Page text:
Bill introduced following security concerns around Chinese companies’ possible links with government.
Texas Representative Mike Conaway has introduced the Defending U.S. Government Communications Act, following fears around potential security risks posed by the alleged ties between Chinese companies Huawei and ZTE and their government.
Following some very severe cybersecurity crises in the past couple of years, the US government has decided to take action by blocking certain tech manufacturers. Akin to its ban on Kaspersky Lab products on government computers, now Huawei and ZTE are in their cross hairs.
As a result, Mike Conway introduced the bill that would bar government employees from using phones or other mobile devices made by either of the two Chinese manufacturers in a work-related capacity. That presumably includes things like loading your work email account in your phone’s email app, or syncing your Dropbox or WhatsApp apps if you also use them for work.
The stricter regulation may have more to do with a government official whose home computer was running Kaspersky Lab AV products. He brought sensitive work home with him, only to have the documents–including the source code for a US hacking tool–accessed by state sponsored foreign operatives who were believed to be with the Kremlin.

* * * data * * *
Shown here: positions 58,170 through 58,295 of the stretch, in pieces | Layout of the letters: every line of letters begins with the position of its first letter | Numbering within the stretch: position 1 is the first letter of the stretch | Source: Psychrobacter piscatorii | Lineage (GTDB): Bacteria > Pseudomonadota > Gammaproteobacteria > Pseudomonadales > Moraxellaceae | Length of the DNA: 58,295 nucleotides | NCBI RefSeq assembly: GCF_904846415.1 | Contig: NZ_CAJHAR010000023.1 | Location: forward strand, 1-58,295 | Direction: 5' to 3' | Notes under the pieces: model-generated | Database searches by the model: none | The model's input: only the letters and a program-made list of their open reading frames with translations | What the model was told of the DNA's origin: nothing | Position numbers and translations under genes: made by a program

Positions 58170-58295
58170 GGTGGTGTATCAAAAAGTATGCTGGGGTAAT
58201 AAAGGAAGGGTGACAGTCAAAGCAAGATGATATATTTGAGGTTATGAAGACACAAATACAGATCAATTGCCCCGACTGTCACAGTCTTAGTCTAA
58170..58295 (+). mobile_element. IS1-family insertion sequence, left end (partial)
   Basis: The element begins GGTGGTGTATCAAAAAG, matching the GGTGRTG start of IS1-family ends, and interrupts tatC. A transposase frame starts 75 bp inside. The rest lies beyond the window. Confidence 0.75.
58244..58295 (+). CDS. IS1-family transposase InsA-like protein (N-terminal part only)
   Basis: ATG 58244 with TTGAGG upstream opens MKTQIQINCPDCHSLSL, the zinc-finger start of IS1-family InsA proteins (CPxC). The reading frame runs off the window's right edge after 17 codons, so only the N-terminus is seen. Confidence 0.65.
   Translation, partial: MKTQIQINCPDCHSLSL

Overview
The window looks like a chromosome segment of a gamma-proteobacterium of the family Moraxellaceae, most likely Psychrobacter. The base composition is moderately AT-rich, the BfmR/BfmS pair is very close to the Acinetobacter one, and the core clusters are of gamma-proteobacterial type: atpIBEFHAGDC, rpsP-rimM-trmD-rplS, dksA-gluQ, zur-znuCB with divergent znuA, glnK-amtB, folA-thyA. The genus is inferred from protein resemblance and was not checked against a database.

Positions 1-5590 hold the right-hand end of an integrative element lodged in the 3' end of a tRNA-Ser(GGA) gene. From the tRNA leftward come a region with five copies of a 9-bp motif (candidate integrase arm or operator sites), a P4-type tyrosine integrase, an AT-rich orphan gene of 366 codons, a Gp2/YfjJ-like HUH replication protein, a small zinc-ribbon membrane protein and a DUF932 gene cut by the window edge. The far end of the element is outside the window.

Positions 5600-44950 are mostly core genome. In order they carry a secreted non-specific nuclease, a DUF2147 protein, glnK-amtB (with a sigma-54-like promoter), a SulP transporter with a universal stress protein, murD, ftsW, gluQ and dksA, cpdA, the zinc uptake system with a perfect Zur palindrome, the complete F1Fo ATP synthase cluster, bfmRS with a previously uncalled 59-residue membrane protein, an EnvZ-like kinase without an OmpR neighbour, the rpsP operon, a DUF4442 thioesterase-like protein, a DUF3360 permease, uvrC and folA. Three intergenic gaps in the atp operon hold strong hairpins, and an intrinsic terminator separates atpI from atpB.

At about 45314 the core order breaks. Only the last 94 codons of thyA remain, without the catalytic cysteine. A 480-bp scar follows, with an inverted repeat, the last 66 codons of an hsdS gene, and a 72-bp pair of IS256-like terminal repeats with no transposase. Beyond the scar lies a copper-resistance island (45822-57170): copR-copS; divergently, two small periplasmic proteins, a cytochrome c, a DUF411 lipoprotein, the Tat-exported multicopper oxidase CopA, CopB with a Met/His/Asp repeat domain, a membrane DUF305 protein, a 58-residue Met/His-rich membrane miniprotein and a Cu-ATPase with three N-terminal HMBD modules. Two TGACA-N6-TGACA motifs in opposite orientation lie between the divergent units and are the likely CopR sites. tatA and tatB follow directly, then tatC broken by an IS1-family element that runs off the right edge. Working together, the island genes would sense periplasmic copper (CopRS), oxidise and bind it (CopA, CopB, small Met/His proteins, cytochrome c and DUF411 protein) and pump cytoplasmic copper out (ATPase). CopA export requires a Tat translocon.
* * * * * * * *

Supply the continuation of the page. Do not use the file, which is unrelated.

This is only the latest woe for Chinese tech manufacturers, who’ve already been targeted by government officials over concerns of the potential for hacking and spying via US consumer goods. The Verge outlines not only a called-off deal between Huawei and AT&T in their report, but also previous instances in which lawmakers have investigated any connection between the company’s devices and concerns over cybersecurity.
Both of these companies were cited in a Congressional report back in 2011, and both were recommended at that time as manufacturers the government should be blocking from official business.
Of course, this bill comes at the perfect time for the government. Apart from the “wag the dog” aspect to deflecting attention from both the Russian collusion investigation and the current US government shutdown, it also feeds directly into Donald Trump’s long-held contention that China should be doing more to intervene in his own battle of wits with North Korean leader Kim Jong-Un. Dropping lucrative deals that have been in the works–like the Huawei/AT&T and the deal to purchase MoneyGram by Ant Financial/Alibaba Express–could be an intentional signal to either play nice on the world stage, or suffer the financial consequences.